Park and Recreation Helps Residents Anticipate Future Park Projects

Lady with dog walking a nature trail

The Mecklenburg County Park and Recreation Department is making it easier for neighbors to know when land near them is purchased and planned for future parks or nature preserves.  

Nearly 60 future parks and preserves, totaling approximately 3,000 acres of parkland, await full funding and development. Additionally, the County continues to purchase land for green spaces and conservation. Residents can now locate future park projects and track land purchases using the Mecklenburg County Parkland Reserves webpage. 

Increased Focus on Land Acquisition 

Mecklenburg County has ramped up its focus on land acquisition over the last several years. The County’s Environmental Leadership Action Plan and the Meck Playbook master plan for Park and Recreation, both adopted in 2021, underscore the need to acquire land to increase access to public open space and protect nature resources.  

“We are ambitious in our land acquisition goals,” said W. Lee Jones, director of the Park and Recreation Department. “As custodians of public lands, it is our responsibility to protect these resources for future generations, to support human health and wellbeing, and to ensure all residents have equitable access to outdoor spaces.”

In its Fiscal Year 2024 budget, the Mecklenburg Board of County Commissioners allocated $50 million for land acquisition. At the same time, the Board adopted a five-year Capital Improvement Plan (CIP) that included another $50 million to purchase new parkland between Fiscal Years 2025-2028.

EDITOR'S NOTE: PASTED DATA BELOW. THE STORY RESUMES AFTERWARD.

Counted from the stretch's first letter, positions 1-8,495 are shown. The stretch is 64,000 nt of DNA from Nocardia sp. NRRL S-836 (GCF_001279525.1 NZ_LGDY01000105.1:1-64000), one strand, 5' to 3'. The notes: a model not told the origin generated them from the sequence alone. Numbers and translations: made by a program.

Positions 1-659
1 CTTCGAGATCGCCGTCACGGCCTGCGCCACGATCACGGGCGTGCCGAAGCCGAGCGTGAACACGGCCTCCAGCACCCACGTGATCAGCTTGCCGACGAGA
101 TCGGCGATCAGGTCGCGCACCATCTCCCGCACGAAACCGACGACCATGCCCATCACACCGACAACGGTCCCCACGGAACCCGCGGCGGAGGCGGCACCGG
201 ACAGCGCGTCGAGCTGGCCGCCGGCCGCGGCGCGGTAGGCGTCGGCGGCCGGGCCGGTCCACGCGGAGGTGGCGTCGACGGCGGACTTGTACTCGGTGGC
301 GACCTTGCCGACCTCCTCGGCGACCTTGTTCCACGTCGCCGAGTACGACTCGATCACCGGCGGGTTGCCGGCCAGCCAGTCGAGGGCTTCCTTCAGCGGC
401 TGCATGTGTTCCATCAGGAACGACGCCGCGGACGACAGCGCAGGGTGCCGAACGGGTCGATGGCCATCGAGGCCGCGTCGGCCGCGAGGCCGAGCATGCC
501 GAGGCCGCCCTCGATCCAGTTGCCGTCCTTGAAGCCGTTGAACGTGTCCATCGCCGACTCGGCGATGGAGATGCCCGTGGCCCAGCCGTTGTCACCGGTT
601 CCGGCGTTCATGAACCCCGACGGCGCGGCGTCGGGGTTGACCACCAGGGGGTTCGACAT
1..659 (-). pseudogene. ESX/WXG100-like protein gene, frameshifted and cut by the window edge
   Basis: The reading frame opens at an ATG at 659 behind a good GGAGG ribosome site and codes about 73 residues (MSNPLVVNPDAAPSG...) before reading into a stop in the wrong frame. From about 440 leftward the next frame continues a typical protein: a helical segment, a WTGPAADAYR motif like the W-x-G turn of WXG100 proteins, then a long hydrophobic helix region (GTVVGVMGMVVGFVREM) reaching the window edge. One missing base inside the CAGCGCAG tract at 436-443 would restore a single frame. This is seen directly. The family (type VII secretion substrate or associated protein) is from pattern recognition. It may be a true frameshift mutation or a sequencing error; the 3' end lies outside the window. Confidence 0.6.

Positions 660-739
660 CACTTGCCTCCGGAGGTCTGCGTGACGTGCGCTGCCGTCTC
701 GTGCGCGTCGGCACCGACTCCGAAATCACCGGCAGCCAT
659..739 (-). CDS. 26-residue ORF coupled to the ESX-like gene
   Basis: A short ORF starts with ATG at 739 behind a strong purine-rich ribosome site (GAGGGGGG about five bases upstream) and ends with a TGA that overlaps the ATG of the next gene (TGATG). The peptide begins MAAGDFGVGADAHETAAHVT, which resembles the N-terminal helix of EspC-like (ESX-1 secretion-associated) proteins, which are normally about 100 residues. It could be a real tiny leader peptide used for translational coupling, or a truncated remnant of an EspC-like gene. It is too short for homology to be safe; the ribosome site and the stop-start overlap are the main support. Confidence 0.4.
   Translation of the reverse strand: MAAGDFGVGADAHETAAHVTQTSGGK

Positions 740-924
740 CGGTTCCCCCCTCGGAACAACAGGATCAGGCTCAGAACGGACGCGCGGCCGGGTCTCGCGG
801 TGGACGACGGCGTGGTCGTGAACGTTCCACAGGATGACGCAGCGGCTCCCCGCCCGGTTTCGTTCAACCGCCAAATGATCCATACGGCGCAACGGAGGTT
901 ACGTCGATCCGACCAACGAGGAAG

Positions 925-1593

These investments are building on previous successes. In FY 2023 alone, the County acquired 495 acres for parks, greenways and preserves using $50 million from that fiscal year’s budget.  

“Between the long-term vision of our department and County leadership, and the support of our Board, we have been able to expand access to parkland in key areas across the county,” Park and Recreation Capital Planning Division Director Bert Lynn said of the nearly $150 million in investments since FY 2023. “We surpassed our land acquisition goal last year and have been able to lay the groundwork for additional acquisitions over the next 12 months.” 

Engaging with Park Neighbors

Residents are invited to engage with Park and Recreation staff on dozens of projects, such as the 5.6-acre Graham Street Park in north Charlotte, and the Piedmont Pine Nature Preserve comprising 69.3-acres of hardwood forest that protects the Sherman Branch watershed near Mint Hill.   

The Parkland Reserves webpage lists future local parks (parks accessible to neighbors by walking or cycling), regional parks (parks that will include parking), and nature preserves that will act as wildlife refuges and areas for nature-based recreation. 

“We have received enthusiastic questions about the parkland reserves that the County has recently acquired, so we created the page to be a starting point for dialogue with community members,” said Katie Lloyd, senior planner with Park and Recreation. “We look forward to hearing ideas for the future activation of these park sites.”

Learn more about all major capital projects by the Park and Recreation Department.